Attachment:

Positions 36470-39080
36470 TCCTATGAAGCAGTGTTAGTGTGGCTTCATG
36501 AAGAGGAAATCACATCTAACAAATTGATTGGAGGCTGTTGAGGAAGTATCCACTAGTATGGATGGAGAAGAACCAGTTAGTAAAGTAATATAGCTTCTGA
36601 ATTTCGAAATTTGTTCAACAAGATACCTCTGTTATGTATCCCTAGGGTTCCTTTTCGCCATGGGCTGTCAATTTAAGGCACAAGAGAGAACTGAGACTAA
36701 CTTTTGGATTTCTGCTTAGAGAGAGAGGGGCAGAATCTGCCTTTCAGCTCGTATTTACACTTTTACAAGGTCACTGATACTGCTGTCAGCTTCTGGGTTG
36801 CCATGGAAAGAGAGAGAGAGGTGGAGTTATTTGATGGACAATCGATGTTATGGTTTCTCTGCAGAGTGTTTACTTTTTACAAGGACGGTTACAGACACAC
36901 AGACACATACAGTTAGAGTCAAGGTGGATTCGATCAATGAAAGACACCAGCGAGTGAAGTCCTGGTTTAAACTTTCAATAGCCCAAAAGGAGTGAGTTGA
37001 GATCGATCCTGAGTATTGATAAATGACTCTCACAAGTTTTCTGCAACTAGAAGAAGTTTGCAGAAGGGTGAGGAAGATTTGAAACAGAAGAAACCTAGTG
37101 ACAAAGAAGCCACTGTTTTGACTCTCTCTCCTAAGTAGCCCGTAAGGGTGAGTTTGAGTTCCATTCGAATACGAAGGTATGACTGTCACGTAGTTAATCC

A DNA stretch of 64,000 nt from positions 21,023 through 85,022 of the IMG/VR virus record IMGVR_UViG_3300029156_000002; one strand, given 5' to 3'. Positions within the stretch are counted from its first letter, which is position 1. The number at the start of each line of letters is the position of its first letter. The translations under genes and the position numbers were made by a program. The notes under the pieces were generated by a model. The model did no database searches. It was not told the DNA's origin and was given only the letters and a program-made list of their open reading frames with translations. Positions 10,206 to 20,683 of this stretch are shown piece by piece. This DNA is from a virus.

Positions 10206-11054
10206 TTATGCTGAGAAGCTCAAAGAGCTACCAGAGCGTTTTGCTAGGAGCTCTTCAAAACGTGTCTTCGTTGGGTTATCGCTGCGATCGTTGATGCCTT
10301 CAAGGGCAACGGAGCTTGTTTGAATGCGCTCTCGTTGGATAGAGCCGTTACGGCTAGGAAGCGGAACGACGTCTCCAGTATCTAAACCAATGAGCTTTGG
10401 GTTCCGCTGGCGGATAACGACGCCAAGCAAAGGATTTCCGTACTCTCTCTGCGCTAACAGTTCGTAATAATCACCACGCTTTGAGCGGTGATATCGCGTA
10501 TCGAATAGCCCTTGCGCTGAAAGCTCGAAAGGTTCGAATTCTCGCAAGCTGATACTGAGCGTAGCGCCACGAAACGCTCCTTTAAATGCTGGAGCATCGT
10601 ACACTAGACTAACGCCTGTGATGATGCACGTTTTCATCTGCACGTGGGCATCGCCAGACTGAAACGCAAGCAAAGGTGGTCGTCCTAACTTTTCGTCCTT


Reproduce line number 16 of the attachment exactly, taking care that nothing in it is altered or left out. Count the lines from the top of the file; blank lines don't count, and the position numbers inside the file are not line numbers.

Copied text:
10601 ACACTAGACTAACGCCTGTGATGATGCACGTTTTCATCTGCACGTGGGCATCGCCAGACTGAAACGCAAGCAAAGGTGGTCGTCCTAACTTTTCGTCCTT